The Barrow, Crickhollow and Weathertop
Dr. Olsen’s discussion of three scenes in The Fellowship of the Ring (the first book of the LotR trilogy) have challenged some of my thinking about the spirit realm. (They’ve also made reading Tolkien more interesting and enjoyable).
I’ve found myself wondering if some of what Tolkien describes is similar to what seers have seen.
If you haven’t read The Fellowship of the Ring then these discussions may not have much of an impact on you. The scenes are the
- The barrow-wight’s attack on the hobbits in the barrow. Barrow’s are burial mounds, and wights are spirits.
- The Ring-wraiths’ attack on Frodo’s house in Crickhollow
- The Ring-wraith’s attack on Weathertop.
(The Lord of the Rings: The Fellowship of the Ring film does not portray the Ring-wraiths or the spirit realm as in the books. It skips the barrow-wight and Crickhollow scenes (which are both terrifying) and distorts the Weathertop scene to make it more action-oriented. So if you’ve only seen the film but not read the book, then the discussions and the rest of this post may be confusing).
The Ring-wraiths, also called Nazgul, are the spirits of nine disembodied kings who are enslaved by and serve the evil divine being known as Sauron (who, unlike in the movies, is not a flaming eye on top a tower). Their invisible bodies are given some shape by robes (not like in the films), and they ride black horses.
In the first half of The Fellowship of the Ring, the Ring-wraiths are hunting Frodo because he came into possession of the Ring of Power. When Frodo wears the Ring, he enters and sees clearly in the spirit realm (not like in the films).
Terrified at Night
I have always read the attack at Crickhollow and the assault on Weathertop as physical attacks and was confused about how they were described. I always wondered why the Ring-wraiths were not more violent and simply didn’t take the Ring on Weathertop.
It turns out, these aren’t physical attacks at all.
Tolkien is describing spiritual assaults.
When read that way, these scenes explode with meaning, depth, and are very relevant. When we drop our modern perspective, and put on an ancient perspective, the spirit realm – and its effects on the physical realm, makes a whole lot of sense.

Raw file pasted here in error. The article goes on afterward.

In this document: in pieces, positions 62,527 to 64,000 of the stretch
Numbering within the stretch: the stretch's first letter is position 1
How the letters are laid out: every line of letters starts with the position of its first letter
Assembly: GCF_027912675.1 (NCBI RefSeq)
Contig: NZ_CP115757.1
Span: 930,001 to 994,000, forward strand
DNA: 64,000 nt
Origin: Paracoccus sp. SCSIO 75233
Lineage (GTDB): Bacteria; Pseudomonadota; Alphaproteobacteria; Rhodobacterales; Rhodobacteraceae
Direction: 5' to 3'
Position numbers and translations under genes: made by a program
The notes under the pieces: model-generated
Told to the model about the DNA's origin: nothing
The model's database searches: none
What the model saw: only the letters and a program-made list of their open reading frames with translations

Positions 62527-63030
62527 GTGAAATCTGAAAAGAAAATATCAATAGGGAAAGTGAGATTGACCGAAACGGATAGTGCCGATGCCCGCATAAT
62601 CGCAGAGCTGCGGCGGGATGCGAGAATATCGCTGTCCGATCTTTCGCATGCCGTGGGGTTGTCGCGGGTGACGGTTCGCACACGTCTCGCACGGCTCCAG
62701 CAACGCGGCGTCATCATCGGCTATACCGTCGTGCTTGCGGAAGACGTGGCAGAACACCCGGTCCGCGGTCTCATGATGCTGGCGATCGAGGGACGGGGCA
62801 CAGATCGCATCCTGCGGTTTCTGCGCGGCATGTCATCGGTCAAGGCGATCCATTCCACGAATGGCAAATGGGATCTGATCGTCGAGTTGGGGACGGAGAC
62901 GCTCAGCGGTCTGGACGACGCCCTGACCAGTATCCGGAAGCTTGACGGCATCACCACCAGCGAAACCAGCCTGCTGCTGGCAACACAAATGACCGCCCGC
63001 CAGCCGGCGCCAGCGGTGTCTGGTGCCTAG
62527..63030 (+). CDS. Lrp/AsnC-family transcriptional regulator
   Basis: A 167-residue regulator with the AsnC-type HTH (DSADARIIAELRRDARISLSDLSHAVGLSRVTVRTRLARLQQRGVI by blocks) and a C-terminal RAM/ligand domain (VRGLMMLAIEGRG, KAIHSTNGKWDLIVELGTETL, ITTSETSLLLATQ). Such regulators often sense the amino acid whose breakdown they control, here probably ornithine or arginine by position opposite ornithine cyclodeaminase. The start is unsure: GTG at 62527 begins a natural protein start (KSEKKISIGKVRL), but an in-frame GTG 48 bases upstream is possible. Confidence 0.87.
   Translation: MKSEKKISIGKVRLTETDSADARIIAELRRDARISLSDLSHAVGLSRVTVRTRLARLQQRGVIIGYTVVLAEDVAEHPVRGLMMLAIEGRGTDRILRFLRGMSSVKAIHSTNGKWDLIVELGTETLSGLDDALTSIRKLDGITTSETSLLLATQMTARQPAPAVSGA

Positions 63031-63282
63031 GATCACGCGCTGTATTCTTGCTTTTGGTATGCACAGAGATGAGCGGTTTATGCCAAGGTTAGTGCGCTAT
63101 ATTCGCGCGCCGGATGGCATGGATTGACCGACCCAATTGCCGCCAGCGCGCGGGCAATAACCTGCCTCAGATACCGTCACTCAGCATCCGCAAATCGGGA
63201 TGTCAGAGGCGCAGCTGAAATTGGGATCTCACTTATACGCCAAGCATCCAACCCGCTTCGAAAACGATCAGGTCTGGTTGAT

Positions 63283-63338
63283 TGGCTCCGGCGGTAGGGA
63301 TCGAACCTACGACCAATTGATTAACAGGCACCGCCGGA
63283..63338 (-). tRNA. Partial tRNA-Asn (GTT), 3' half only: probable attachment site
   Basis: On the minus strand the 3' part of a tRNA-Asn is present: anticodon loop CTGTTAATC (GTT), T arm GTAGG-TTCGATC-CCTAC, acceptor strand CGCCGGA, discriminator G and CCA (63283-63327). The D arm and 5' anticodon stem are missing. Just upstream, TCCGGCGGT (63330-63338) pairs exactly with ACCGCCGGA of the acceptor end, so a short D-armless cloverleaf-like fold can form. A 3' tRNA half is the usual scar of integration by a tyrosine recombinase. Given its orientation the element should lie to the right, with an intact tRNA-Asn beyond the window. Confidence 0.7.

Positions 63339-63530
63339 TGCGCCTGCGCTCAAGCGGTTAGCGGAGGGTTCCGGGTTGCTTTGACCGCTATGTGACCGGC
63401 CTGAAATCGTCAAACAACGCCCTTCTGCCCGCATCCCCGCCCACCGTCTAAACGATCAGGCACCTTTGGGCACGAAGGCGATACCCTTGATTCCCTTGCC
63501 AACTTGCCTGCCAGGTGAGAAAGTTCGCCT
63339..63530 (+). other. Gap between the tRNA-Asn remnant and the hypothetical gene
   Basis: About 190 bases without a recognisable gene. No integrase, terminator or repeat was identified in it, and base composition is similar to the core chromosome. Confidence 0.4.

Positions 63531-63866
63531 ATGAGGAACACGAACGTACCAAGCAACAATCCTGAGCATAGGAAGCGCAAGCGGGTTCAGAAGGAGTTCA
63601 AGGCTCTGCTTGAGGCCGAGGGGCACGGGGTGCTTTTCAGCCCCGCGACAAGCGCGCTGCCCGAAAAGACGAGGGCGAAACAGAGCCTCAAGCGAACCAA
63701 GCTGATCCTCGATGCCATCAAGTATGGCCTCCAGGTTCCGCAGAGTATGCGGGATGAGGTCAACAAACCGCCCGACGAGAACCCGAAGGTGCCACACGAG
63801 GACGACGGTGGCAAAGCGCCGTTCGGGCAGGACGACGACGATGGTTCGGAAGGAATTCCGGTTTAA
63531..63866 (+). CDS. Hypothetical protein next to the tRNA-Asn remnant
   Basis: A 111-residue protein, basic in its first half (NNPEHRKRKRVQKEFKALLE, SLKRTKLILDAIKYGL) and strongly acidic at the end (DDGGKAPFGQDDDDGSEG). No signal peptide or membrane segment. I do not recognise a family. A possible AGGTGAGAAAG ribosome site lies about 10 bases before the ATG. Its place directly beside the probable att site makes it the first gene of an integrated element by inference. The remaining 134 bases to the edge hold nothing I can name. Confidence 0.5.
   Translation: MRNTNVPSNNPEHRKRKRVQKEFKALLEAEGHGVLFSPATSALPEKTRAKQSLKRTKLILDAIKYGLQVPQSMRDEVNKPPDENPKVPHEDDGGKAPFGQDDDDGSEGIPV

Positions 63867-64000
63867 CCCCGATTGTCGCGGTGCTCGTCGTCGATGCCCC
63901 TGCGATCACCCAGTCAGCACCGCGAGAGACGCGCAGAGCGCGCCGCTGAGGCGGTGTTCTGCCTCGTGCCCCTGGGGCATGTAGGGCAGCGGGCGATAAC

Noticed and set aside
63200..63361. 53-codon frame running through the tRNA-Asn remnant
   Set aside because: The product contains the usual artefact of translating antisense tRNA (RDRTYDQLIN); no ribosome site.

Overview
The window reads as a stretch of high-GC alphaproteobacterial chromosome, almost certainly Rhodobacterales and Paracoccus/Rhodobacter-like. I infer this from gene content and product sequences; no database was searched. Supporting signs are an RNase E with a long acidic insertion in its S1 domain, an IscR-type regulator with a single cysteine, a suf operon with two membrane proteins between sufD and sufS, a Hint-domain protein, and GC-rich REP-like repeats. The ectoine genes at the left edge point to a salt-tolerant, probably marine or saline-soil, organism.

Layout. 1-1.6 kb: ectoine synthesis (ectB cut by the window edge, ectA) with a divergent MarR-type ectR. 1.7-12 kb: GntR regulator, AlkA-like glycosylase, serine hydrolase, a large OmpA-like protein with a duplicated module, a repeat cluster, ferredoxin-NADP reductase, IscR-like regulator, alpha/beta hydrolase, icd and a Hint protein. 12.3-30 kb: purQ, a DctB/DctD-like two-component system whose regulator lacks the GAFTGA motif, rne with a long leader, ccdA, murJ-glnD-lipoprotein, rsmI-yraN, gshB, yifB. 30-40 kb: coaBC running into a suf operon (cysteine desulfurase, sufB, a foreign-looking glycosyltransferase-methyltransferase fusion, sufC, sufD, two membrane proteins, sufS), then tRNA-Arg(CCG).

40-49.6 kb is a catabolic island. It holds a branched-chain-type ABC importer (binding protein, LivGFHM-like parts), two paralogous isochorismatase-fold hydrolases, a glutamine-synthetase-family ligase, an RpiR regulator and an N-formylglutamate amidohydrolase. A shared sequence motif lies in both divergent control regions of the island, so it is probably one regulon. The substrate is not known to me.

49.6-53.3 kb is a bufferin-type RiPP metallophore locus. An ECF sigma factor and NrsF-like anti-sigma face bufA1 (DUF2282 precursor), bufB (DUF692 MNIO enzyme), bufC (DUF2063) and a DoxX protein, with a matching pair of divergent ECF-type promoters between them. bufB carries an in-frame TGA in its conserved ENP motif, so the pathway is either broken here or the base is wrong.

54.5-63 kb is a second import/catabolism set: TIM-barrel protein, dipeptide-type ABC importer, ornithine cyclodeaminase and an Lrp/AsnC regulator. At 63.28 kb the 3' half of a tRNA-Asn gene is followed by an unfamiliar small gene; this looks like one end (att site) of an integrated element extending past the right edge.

I know many people who feel terrified at night for no good reason. Could it be a spiritual attack? The attack on Crickhollow illustrates how spirits might attack.
The Crickhollow the discussion is here:
On Weathertop, as soon as Strider stops singing, the Ring-wraiths attack. The company is struck by terror.
Then Frodo puts on the Ring, which plunges him to the wraith world (wraith is an old word for “ghost” or “spirit.”) He can clearly see them (being spirits, they are invisible) and they can clearly see him.
I’m curious if seers function a lot like Frodo with the Ring on – if they see clearly in the spirit realm, can spirits see them more clearly as well?
Can spirits see us because of our gifts? Can they see our gifts?
Part 1 of the discussion can be found here.
Call on the Name of the Lord!
The wraiths are not driven away by a man with flaming sticks. Just when the leading wraith is about to kill Frodo, he cries out the name of a divine being, Elbereth Gilthoniel, basically one of the principal deities of the Elves. Earlier an Elf blessed Frodo with Elbereth’s name!
It appears that Elbereth intervened to drive away the Ringwraiths and save Frodo. That principle in Tolkien’s imaginary world is a reflection of reality.
How many times have I heard about people being assaulted by dark spirits, and they cry to the Lord Jesus, which drives away the attack?
Even unbelievers have been rescued by calling on the Lord Jesus, which naturally challenges their unbelief…
If you choose to listen to these episodes, please understand that Dr. Olsen is recording a live session while interacting with a discussion board. The first hour or so of each episode is discussion, and the last hour, he explores the game Lord of the Rings Online (also called Lotro). I personally find the discussion interesting but have never played or listened to the game portions.
Also, there are lots of “um’s” and “okay” and “but, ah’s.” I find them a bit annoying, but when you participate in the discussion live, it’s clear he’s reading live-stream comments and deciding to discuss them or not. Oh, by the way, when I do make it to a live discussion, I comment as “Croaker”, and occasionally get a mention. The “ums” are more tolerable when you know what he’s doing.